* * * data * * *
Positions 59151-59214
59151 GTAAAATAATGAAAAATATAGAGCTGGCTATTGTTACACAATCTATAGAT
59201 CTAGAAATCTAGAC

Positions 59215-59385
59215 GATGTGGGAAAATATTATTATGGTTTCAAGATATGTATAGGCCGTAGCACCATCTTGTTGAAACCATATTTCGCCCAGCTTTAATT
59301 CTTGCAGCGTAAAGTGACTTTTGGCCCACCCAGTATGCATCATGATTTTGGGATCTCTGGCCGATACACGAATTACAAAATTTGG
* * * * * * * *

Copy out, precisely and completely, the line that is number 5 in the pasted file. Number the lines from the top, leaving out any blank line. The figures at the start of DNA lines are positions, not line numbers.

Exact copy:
59215 GATGTGGGAAAATATTATTATGGTTTCAAGATATGTATAGGCCGTAGCACCATCTTGTTGAAACCATATTTCGCCCAGCTTTAATT